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For the past dozen years, I've had a pat answer whenever someone asked me what I did for a living: I got to tell people what to do and they got to ignore me, which is something I practiced at home with the kids for decades.

No more.

After a too-slow recovery from a major illness, I have retired as editorial page editor, ending a 41-year career in journalism with The Buffalo News.

It was one helluva ride.

There were major news stories: the Blizzard of '77 and other big storms, a lead role in coverage of the .22-caliber killer, dispatches from Poland during the Solidarity uprising and during martial law, years of waterfront redevelopment reporting, gangland murders and trials, stories from military bases in the Persian Gulf, recovery of the Fort Niagara War of 1812 flag from a Scottish castle, five-alarm fires, the removal of a wrecked barge threatening the Peace Bridge, travel with the pope, examination of all the toxic hot spots throughout the Great Lakes and so many more.

And there were the feature stories, even more of a chance for writing style -- and for rich experiences: Flying with the Blue Angels, sailing on square-riggers on the lakes and the open sea, training with the U.S. Olympic luge team, taking the controls of a B-17 bomber and the helm of a Great Lakes freighter, living with a Cree family in Canada's far north, writing a series of World War II 50th anniversary stories including dispatches from Normandy, a five-year run of ethnic heritage columns, a modern-reporting recasting of the War of 1812 on the Niagara Frontier, working with a lobsterman off the Massachusetts coast and wing-walking atop a vintage biplane a couple thousand feet over Niagara Falls.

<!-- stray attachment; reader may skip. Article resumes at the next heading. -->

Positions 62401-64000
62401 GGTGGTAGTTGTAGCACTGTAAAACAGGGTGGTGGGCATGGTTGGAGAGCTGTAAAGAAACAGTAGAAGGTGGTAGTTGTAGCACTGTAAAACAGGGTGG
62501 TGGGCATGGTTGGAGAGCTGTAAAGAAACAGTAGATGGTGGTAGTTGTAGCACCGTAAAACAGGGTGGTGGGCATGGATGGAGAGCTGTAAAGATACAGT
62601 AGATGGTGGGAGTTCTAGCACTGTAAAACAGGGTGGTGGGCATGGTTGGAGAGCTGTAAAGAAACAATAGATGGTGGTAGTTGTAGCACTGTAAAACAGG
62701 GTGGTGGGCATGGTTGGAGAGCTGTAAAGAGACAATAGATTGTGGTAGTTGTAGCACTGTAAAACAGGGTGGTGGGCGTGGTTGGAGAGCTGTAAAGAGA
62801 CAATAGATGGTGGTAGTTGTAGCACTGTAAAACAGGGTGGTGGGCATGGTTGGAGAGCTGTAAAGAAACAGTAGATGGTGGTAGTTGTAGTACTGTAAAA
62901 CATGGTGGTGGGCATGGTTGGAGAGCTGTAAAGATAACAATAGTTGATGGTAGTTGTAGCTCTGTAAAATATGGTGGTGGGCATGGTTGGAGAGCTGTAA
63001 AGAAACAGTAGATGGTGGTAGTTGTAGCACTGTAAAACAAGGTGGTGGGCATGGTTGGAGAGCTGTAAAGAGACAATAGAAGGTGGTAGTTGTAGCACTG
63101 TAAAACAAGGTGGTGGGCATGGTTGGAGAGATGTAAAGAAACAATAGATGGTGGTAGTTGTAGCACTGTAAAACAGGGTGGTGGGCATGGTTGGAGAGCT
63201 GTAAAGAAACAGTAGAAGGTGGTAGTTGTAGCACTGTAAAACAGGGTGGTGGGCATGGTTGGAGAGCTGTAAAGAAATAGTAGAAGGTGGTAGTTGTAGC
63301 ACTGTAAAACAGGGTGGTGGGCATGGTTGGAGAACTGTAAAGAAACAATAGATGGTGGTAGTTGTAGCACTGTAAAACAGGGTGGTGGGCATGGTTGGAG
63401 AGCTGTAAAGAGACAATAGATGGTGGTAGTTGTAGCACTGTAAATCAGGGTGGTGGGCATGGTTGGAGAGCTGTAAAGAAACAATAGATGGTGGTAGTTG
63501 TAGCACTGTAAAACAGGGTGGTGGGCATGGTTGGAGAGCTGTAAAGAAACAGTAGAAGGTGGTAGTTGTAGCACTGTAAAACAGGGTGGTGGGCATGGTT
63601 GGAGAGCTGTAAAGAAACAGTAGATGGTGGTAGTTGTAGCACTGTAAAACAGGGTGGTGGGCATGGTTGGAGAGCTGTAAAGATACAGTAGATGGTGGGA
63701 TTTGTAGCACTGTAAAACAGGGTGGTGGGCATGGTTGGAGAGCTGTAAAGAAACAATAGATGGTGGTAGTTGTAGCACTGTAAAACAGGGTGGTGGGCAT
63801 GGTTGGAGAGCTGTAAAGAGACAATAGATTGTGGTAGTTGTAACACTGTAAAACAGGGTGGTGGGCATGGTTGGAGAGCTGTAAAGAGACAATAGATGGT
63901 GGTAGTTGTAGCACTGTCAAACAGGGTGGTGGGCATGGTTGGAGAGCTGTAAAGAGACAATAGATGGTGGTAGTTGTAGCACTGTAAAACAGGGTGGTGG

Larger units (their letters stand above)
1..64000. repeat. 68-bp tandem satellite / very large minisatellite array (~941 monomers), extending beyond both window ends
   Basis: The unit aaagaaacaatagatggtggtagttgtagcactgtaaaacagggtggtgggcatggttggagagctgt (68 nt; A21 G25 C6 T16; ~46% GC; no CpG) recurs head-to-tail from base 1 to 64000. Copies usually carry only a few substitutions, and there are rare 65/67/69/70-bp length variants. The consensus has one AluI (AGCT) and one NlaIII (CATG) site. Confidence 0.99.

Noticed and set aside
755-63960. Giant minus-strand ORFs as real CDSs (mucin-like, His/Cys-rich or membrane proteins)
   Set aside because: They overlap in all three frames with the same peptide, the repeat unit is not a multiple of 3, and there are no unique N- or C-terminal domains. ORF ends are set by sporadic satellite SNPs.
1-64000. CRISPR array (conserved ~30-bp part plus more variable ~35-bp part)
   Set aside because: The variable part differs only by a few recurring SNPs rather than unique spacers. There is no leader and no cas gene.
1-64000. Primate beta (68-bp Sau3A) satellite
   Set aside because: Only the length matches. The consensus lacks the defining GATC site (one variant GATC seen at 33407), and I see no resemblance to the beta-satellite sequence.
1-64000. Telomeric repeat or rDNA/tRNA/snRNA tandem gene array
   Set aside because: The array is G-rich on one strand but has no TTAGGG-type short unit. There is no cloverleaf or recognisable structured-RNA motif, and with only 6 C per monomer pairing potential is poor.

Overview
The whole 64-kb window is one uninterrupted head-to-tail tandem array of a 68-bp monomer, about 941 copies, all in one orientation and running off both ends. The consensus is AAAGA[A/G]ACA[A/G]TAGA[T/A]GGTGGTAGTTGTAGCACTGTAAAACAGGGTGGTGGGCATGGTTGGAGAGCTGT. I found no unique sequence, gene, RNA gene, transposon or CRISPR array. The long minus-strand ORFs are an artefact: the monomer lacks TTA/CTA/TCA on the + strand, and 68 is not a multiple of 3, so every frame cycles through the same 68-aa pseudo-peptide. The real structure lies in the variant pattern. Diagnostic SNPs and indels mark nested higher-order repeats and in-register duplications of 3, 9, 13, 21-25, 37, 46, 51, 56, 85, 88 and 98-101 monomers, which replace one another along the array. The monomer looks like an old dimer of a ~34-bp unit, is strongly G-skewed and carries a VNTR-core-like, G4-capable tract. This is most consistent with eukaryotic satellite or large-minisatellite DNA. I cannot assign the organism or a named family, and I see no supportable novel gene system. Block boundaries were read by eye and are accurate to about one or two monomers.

I gave that up a dozen years ago to join The News' editorial board.

There's a huge difference; reporters write objective stories, opinion writers are expected to be, well, opinionated.

And, like most reporters, while I once had to work hard to get to the governor, the day after I became an editorial writer the governor's office called me to make sure I had his cell phone number.

Editorial writers, laboring to produce opinion pieces that reflect the consensus views of the editorial board, are anonymous wretches until they get to be the head wretch with a name on the newspaper's masthead, where mine landed in 2006. It's one of the toughest jobs on the newspaper -- it's difficult trying to be the soul of the paper and the conscience of a community. And there was no shortage of difficult issues during those dozen years: 9/1 1 and the wars that followed, historic elections, a recession, local control boards, Flight 3407, school problems, casinos, UB 2020, the canal harbor and the Peace Bridge -- that sort of thing.

More than anything else, that seat of power -- it's actually just a normal office chair -- gave me both a chance to be a conservative voice in the editorial debates and an even closer look than reporting provides at the ways Buffalo and Western New York work. Or don't.

And it led me to one bedrock conclusion: This region will never reach its full potential until the layers of government and bureaucracies coordinate instead of compete, until policies become more important than politics, until patronage and power take a back seat to good governance for the overall good of the community.